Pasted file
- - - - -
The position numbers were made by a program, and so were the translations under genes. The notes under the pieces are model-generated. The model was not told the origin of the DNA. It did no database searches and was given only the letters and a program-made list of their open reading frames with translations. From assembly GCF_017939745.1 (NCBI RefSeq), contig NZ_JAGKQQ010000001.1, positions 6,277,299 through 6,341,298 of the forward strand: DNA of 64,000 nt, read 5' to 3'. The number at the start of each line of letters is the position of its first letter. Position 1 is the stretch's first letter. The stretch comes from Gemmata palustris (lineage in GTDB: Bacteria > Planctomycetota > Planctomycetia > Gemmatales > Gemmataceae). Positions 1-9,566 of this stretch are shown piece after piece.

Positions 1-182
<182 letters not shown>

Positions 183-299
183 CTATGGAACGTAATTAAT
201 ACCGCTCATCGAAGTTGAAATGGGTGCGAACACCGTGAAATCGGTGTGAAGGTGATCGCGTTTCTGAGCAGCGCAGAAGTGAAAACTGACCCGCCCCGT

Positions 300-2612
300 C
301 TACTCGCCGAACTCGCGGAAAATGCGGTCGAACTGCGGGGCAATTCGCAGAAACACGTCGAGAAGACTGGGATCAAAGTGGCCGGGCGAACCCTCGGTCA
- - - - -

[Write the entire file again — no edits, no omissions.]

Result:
The position numbers were made by a program, and so were the translations under genes. The notes under the pieces are model-generated. The model was not told the origin of the DNA. It did no database searches and was given only the letters and a program-made list of their open reading frames with translations. From assembly GCF_017939745.1 (NCBI RefSeq), contig NZ_JAGKQQ010000001.1, positions 6,277,299 through 6,341,298 of the forward strand: DNA of 64,000 nt, read 5' to 3'. The number at the start of each line of letters is the position of its first letter. Position 1 is the stretch's first letter. The stretch comes from Gemmata palustris (lineage in GTDB: Bacteria > Planctomycetota > Planctomycetia > Gemmatales > Gemmataceae). Positions 1-9,566 of this stretch are shown piece after piece.

Positions 1-182
<182 letters not shown>

Positions 183-299
183 CTATGGAACGTAATTAAT
201 ACCGCTCATCGAAGTTGAAATGGGTGCGAACACCGTGAAATCGGTGTGAAGGTGATCGCGTTTCTGAGCAGCGCAGAAGTGAAAACTGACCCGCCCCGT

Positions 300-2612
300 C
301 TACTCGCCGAACTCGCGGAAAATGCGGTCGAACTGCGGGGCAATTCGCAGAAACACGTCGAGAAGACTGGGATCAAAGTGGCCGGGCGAACCCTCGGTCA